Ohio’s small businesses are being massively impacted by the coronavirus. Under the Stay at Home Order issued on March 22 by the governor, our state is seeing an unprecedented shutdown that is affecting all Ohioans. Under this advice from state and federal officials, people are staying in unless they absolutely have to leave the house, and that’s really taking a toll on sales. An order to stay at home is a fine balancing act that local, state, and federal officials are wrestling with. How do we, first and foremost, protect the health and safety of our citizens and yet, how do we keep from doing such damage to small businesses that they can’t recover?
Many small businesses need to stay open as they are providing essential services or are a part of the necessary supply chain to other critically needed businesses. For example, a small pallet company needs to function so that important items such as cleaning supplies, food, and water can continue to be delivered. Or, like electricians and plumbers who need to be able to respond to homes, hospitals, and the like.
On Monday, the National Federation of Independent Business, the nation’s leading small business advocacy organization, released survey results showing 76% of small businesses say they are being impacted in some way by the response to COVID-19. Fifty-four percent report weaker sales, and 23% say they are having trouble getting the supplies they need to operate. And while 20% percent say they haven’t been affected yet by the coronavirus, most of those believe it will affect them eventually if the outbreak spreads in their immediate areas.
The impact the virus is having on small businesses in Ohio is very concerning to me. Small business is the economic engine of Ohio’s economy, creating nearly two out of every three new jobs. The U.S. Small Business Administration figures show nearly one million small businesses in Ohio account for about 99.6% of all employers in the state and employ almost half of the entire state’s work force.
For every $100 spent by consumers at locally owned businesses, $68 stays in the local economy, compared to only $43 if spent at a national chain. Their employees live in the local community, and entrepreneurs give back to those same communities, sponsoring the little league teams, events, and charities.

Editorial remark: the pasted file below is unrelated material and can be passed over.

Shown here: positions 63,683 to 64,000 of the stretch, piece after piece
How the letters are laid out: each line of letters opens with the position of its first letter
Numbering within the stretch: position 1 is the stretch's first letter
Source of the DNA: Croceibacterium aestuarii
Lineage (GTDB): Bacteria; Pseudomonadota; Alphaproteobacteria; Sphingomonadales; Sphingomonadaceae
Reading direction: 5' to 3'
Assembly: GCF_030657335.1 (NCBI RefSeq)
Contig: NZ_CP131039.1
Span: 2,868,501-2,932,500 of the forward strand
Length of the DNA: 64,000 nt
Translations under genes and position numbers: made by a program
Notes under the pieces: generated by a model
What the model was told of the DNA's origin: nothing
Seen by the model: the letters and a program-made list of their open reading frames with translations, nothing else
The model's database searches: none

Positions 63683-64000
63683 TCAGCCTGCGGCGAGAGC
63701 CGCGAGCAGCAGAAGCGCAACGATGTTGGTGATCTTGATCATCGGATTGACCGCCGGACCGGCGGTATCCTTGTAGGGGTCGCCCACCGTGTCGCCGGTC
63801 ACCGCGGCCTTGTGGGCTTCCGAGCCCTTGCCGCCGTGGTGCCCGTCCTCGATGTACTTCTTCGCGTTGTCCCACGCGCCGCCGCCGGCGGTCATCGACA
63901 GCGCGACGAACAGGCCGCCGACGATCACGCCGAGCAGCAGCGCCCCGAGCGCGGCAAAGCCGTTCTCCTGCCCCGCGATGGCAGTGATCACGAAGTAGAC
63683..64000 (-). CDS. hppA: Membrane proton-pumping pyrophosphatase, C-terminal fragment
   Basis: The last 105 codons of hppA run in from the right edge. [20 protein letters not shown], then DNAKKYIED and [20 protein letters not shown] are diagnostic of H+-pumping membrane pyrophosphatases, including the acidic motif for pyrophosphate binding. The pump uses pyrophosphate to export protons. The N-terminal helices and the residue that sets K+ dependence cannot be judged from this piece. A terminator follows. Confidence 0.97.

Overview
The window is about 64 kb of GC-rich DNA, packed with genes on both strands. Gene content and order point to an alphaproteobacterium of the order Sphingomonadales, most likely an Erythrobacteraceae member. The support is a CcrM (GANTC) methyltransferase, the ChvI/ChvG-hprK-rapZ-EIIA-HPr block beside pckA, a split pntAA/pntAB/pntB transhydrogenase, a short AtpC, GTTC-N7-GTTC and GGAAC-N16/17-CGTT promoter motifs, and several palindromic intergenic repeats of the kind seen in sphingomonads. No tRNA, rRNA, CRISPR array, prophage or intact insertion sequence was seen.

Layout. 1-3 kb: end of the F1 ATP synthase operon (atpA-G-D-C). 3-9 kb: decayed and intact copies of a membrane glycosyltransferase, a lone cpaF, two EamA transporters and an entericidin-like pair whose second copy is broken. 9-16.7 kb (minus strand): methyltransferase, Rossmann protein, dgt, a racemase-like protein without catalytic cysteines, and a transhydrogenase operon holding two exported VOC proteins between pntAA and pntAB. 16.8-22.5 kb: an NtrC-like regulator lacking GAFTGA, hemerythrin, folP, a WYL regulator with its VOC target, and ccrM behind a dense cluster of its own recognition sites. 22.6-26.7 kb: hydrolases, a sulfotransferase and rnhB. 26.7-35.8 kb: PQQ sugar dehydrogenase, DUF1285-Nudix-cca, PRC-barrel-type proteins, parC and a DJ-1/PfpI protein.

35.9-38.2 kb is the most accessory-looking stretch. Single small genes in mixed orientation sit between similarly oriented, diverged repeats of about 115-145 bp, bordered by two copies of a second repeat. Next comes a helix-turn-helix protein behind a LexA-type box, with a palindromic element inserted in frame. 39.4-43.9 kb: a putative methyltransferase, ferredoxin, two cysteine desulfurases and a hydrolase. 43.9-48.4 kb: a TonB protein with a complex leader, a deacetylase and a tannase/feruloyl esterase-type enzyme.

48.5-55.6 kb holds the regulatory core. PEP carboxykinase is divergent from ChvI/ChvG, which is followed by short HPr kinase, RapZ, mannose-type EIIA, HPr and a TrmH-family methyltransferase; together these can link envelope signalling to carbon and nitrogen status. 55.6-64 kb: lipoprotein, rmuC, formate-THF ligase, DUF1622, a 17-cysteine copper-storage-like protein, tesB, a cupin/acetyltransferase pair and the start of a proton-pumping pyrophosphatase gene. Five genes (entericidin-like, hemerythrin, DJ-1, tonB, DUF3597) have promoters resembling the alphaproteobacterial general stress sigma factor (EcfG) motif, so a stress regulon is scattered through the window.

Owning a small business is personal: 64% of small business owners start with $10,000 or less, and 69% of small businesses start in the owner’s home. As the business grows, and additional employees come on board, they become like an extended part of the owner’s family. Small business owners know the names of their employees and the members of their employees’ families.
This is a challenging time for Ohio’s small businesses, but they are, where allowed, delivering goods and services to meet their customers’ needs as safely as they can. They are showing a true determination to get through this, and everyone can help. To keep local economies strong, it is imperative everyone continues shopping local and small during this crisis.
A few simple ways to lessen the impact the coronavirus is taking on small business owners and employees include:
• Order something to eat. Grocery stores might be sold out of certain items, but restaurants, are still pretty well stocked. And while we might not be able to sit down for a meal, many eateries are still making deliveries or are set up to provide carryout.
• Tip workers a little extra, if you can. Food servers and delivery drivers depend on tips, and with business taking a hit, they’re not making as much money as they normally do in our economy.
• Support those small businesses that are still providing essential services such as plumbers, electricians, and HVAC companies.
• Shop online. You might not be able to go shopping, but lots of local stores have their websites and will let you order by phone or online.
•Buy gift cards and certificates to local businesses. Order them now online or by phone now to help them get by and use them later.
Small businesses are doing their best to get through this without cutting jobs or closing their doors. As fellow Ohioans, we can do our part and help diminish the impact the coronavirus is having on our local economies by supporting the family-run businesses supporting our communities each and every year. By their very nature, small business owners are resilient and enterprising, and therefore I remain very confident they will lead the way to our recovery.
Roger Geiger is vice president and executive director for the National Federation of Independent Business for Ohio.